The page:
By Caitlin Richards
Detailed ranch records can help ranch managers make decisions with confidence. Records allow ranch managers to conduct an overall analysis of the operation to identify the strengths, weakness, and opportunities for growth.
Any rancher can follow a professional ranch manager’s lead and tap into the power of good recordkeeping. Standardized Performance Analysis (SPA) is a tool that cow-calf producers can use to convert their records to data-backed decision-making guides. Using an operation’s production and financial records, SPA conveys an operation’s overall performance.
The more detailed a producer’s records are the more they will get out of SPA. Stan Bevers, King Ranch Institute for Ranch Management economist and owner of Ranch KPI, a ranch management consulting company, shares how producers can take their records to the next level.
Improved production records
The basic production records that producers might consider keeping are inventory numbers and weaning weights. With these records, ranchers have the basic figures to analyze their operation. More detailed inventory numbers can help ranchers dive deeper and spot areas of efficiency, losses, and growth potential.
Bevers suggests basing the herd inventory on the cow-calf production year instead of the calendar year. This allows producers to incorporate an adjusted exposed female figure by classifying females relative to the production year.
“This is where good inventory records are essential,” says Bevers. “I can ask somebody how many females were out there when they turned the bulls out, and their first thought is ‘that was only a few months ago.’ What I am really talking about was a year-and-a-half ago.”
When thinking about the 2019 spring calf crop, which will be weaned in the fall of 2019, producers need to know their female inventory numbers from May of 2018. Rather than tallying a basic female count, Stan suggests breaking the female inventory number down to improve the record.
At the beginning of the breeding season, Bevers suggests, classify all the females that the bulls were turned in with as exposed females. Then, note the cattle that will be culled this year and will not be in this year’s breeding herd. This allows producers to take a cull cow into account while she still may have a calf from the current calf crop on her.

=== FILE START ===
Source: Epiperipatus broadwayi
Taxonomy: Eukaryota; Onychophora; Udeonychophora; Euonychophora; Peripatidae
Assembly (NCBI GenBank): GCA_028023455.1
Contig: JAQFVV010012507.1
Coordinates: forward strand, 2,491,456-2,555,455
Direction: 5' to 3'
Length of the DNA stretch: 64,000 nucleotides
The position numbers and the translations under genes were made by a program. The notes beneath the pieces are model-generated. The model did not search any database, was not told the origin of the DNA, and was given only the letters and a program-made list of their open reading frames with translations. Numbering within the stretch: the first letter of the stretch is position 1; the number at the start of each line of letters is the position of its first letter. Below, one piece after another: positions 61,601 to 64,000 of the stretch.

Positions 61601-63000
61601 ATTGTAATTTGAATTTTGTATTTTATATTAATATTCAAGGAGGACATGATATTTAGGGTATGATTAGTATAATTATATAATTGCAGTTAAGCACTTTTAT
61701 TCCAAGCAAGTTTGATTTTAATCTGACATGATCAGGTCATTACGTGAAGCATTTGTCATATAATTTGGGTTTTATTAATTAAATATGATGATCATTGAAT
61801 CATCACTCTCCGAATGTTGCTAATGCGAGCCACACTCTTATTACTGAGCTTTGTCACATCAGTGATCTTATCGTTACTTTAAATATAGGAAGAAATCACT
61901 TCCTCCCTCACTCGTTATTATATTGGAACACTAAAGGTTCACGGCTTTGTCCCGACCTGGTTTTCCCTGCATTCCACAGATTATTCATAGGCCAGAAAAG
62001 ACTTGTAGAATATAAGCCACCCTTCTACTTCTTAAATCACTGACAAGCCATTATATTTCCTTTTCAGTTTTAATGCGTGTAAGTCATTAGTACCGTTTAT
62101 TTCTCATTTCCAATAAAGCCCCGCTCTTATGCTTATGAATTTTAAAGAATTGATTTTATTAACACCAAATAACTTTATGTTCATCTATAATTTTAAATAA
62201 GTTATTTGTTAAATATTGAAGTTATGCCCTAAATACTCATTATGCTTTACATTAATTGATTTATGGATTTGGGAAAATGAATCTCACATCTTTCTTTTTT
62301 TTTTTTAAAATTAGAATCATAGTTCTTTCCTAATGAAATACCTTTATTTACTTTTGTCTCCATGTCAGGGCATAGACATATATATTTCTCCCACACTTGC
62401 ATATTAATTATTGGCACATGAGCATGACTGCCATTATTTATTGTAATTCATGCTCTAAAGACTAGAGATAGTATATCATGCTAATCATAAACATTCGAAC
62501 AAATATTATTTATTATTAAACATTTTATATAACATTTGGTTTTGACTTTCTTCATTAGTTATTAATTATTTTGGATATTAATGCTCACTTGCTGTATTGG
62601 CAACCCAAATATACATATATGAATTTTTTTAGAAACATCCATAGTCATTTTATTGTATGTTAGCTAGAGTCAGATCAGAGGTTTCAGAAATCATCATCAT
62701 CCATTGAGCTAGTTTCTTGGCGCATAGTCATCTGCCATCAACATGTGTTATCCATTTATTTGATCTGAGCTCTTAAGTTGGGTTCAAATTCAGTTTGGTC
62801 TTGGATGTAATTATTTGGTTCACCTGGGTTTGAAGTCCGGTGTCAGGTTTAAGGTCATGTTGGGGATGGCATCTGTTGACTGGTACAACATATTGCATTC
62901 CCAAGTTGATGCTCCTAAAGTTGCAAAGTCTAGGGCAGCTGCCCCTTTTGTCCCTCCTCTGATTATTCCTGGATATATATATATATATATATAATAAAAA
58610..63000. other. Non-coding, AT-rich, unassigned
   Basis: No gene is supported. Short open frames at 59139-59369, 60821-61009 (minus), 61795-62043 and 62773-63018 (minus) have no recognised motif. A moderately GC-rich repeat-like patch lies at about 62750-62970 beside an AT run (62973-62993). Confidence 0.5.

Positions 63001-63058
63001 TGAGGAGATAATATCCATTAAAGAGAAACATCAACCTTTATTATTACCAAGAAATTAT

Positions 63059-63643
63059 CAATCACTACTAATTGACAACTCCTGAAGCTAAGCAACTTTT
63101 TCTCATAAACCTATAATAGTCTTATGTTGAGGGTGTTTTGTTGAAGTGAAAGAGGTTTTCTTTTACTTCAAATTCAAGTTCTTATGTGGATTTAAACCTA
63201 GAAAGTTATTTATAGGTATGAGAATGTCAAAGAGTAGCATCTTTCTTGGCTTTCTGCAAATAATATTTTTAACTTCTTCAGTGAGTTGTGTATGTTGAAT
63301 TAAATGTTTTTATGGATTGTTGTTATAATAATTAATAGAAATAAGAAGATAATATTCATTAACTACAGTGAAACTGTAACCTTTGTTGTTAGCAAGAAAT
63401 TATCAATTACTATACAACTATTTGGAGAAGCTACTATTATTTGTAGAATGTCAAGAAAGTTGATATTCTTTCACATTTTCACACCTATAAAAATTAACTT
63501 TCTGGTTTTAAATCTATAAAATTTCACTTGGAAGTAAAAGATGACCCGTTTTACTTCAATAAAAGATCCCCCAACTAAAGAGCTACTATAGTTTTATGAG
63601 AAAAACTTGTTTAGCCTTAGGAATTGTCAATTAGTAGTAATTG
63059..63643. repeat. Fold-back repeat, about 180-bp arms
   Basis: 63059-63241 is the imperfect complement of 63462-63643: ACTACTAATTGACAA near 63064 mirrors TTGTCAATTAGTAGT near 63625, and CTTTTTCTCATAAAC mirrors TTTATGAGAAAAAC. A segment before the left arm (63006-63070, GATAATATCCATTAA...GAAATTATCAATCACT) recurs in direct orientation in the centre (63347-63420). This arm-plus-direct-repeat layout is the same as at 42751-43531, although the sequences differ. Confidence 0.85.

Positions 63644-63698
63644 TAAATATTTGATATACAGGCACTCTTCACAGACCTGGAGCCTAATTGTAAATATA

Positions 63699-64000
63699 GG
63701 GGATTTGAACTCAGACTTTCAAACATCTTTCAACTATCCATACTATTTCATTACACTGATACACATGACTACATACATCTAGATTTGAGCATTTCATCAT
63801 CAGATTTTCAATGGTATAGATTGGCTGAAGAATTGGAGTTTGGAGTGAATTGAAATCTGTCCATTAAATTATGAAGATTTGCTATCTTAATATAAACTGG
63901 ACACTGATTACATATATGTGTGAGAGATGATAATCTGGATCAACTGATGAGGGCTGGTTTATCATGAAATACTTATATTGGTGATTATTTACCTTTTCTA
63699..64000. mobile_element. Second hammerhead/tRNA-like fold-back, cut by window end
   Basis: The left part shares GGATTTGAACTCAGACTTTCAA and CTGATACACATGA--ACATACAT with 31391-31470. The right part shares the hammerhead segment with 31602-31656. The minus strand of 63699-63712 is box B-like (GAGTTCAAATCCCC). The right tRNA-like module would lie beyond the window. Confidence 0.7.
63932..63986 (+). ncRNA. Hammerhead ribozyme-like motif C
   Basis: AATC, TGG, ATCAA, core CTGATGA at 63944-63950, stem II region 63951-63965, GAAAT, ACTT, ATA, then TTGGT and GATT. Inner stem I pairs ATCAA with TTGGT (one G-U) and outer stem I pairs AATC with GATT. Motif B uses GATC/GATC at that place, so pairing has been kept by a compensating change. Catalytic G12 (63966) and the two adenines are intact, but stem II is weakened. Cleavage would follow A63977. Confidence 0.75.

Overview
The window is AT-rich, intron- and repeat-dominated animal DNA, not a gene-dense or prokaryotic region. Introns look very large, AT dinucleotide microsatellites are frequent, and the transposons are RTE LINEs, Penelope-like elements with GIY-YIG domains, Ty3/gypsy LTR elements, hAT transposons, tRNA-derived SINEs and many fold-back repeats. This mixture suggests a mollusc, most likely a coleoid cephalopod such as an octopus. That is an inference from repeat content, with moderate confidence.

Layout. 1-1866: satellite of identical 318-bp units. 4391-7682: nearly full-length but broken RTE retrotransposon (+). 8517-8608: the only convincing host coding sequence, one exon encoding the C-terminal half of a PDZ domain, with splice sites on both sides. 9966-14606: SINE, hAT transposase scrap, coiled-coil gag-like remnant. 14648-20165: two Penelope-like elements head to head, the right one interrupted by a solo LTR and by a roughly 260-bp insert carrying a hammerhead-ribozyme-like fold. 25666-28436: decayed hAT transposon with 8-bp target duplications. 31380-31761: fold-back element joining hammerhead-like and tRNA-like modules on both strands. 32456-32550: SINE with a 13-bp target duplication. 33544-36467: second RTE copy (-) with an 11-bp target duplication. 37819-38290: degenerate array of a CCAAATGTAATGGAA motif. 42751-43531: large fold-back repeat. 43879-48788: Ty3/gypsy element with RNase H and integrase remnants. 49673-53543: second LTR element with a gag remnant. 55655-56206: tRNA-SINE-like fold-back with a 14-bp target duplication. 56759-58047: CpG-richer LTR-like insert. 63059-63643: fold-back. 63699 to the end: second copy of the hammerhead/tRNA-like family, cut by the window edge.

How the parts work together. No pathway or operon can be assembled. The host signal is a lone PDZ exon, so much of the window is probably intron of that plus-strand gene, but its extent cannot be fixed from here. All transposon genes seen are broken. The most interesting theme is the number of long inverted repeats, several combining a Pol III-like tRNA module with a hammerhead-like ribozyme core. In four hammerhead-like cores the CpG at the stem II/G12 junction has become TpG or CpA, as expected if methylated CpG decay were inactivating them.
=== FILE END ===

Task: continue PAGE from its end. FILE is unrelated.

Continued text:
After the breeding season, Bevers suggests pregnancy testing the females to determine inefficiencies within the herd.
At this point, most producers decide to either sell the open females that were intended to be bred or to purchase more females. The female inventory record would show open or bred cattle sold, which he calls “opens out” and “breds out,” or open or bred cattle purchased, called “opens in” and “breds in.”
Bevers says, “The open females that a producer sells will now stay in the adjusted exposed female figure. The producer wanted her to get bred and she didn’t. So that identifies an inefficiency and is held against you. At the same time, if a producer identifies females that are bred and decides to sell them, those females are taken out of the adjusted exposed female calculation because you managed your bulls and females correctly to get the females bred.”
It’s now the new calendar year and calving season is about to begin. It is hoped that all the females in the pastures are bred, maximizing the efficiency of the herd. Once the females start calving, the female inventory should record “pairs in” (purchases) and “pairs out” (sold). Again, tracking the ins and outs allows producers to account for any sales or purchases that they may be making.